Geneva, 19 June 2020. Today, the representatives of CERN and of the Government of Estonia signed an Agreement admitting Estonia as an Associate Member in the Pre-Stage to Membership of CERN. Due to the COVID-19 pandemic, the signing ceremony took place via a live feed between Geneva and Tallinn, a first in the 66-year history of CERN. The Agreement will enter into force once CERN has been informed by the Estonian authorities that all the necessary approval processes have been finalised.
“We are very pleased to welcome Estonia as a new Associate Member State in the Pre-Stage to Membership. Over the years, Estonian scientists have contributed significantly to CERN’s scientific activities and have actively participated in CERN’s educational programmes” said Fabiola Gianotti, CERN Director-General. “With Estonia becoming an Associate Member, Estonia and CERN will have the opportunity to expand their collaboration in, and increase their mutual benefit from, scientific and technological development as well as education and training activities. We are looking forward to strengthening our ties further.”
“Mutually beneficial cooperation with CERN is important for Estonia. Becoming an associate member is the next big step for Estonia to deepen its co-operation with CERN before becoming a full member. As an associate member, many important opportunities open up for Estonian entrepreneurs, scientists and researchers to work together on innovation and R&D, which will greatly benefit Estonia’s business sector and the economy as a whole and, vice versa, we can also share our experiences and I am convinced that CERN will become a valued partner for Estonia and Estonia a valued partner for CERN,” said Jüri Ratas, Estonia’s Prime Minister, at the signing ceremony.
Estonia’s co-operation with CERN was established in 1996. After joining the CMS experiment at the Large Hadron Collider – CERN’s flagship accelerator – in 1997, Estonia became an active member of the CERN community. Between 2004 and 2016, new collaboration frameworks gradually boosted scientific and technical co-operation between Estonia and CERN and further strengthened the participation of the Estonian particle physics community in the high-energy physics experiments at CERN. In September 2018 Estonia applied for CERN Membership.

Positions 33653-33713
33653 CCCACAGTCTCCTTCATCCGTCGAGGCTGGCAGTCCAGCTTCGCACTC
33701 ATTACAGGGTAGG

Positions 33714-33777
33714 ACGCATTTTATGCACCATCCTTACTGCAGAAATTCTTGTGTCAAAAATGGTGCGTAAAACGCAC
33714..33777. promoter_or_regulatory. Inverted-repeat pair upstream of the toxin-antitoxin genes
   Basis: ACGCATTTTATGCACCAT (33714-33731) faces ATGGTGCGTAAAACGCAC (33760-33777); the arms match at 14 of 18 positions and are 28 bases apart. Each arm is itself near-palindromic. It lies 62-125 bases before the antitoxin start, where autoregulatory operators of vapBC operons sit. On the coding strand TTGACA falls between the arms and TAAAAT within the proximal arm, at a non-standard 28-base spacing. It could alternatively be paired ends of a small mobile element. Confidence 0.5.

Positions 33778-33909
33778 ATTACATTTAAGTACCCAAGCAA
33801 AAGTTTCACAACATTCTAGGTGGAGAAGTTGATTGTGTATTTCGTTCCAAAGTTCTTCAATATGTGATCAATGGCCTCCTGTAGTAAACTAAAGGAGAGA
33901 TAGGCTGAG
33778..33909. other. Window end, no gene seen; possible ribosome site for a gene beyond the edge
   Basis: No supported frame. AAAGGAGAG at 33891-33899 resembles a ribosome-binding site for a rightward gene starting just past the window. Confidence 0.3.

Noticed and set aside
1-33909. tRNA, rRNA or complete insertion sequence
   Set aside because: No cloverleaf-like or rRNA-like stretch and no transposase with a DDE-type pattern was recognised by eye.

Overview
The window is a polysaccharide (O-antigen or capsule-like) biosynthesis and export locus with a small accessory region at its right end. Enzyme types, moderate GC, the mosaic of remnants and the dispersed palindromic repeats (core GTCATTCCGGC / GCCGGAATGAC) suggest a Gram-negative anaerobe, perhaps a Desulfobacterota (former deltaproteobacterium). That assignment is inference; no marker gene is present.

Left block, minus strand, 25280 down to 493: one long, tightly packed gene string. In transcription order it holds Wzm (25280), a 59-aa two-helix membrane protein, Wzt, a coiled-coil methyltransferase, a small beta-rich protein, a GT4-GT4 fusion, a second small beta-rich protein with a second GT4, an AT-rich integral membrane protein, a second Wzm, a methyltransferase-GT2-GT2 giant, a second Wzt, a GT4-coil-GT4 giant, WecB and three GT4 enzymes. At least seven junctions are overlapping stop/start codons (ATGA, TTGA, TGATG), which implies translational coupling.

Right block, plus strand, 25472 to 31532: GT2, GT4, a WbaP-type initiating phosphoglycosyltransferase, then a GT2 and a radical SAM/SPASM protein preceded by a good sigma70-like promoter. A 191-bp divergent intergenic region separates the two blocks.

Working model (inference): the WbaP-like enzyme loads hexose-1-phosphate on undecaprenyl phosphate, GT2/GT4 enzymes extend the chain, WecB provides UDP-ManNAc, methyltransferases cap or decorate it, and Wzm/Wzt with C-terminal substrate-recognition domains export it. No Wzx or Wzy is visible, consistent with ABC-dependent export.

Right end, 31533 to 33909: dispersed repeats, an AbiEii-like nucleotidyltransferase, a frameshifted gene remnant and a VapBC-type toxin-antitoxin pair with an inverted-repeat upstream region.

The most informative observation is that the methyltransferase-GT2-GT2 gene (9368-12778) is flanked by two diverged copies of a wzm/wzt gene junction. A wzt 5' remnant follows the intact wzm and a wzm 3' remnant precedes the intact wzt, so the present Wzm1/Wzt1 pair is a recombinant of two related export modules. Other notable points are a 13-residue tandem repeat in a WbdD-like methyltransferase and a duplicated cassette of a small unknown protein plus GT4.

Today, Estonia is represented by 25 scientists at CERN, namely an active group of theorists, researchers involved in R&D for the CLIC project and a CMS team involved in data analysis and the Worldwide LHC Computing Grid (WLCG), with Estonia operating one of the Tier-2 centres in Tallinn; another team is taking part in the TOTEM experiment. All these scientists represent the following institutes: the Estonian National Institute of Chemical Physics and Biophysics, the University of Tartu and its Institute of Physics, the Technical University of Tallinn (TalTech) and the Observatory of Tartu.
Estonia also benefits from CERN’s educational activities through the regular participation of its students and high-school teachers in the Summer Student and High-School Teacher programmes.
CERN’s Associate Member States are entitled to participate in the meetings of the CERN Council, Finance Committee and Scientific Policy Committee. Their nationals are eligible for limited-duration staff positions and fellowships and their industry is entitled to bid for CERN contracts, increasing opportunities for industrial collaboration in advanced technologies.
1. CERN, the European Organization for Nuclear Research, is one of the world's leading laboratories for particle physics. The Organization is located on the French-Swiss border, with its headquarters in Geneva. Its Member States are: Austria, Belgium, Bulgaria, Czech Republic, Denmark, Finland, France, Germany, Greece, Hungary, Israel, Italy, Netherlands, Norway, Poland, Portugal, Romania, Serbia, Slovakia, Spain, Sweden, Switzerland and United Kingdom. Cyprus and Slovenia are Associate Member States in the pre-stage to Membership. Croatia, India, Lithuania, Pakistan, Turkey and Ukraine are Associate Member States. The European Union, Japan, JINR, the Russian Federation, UNESCO and the United States of America currently have Observer status.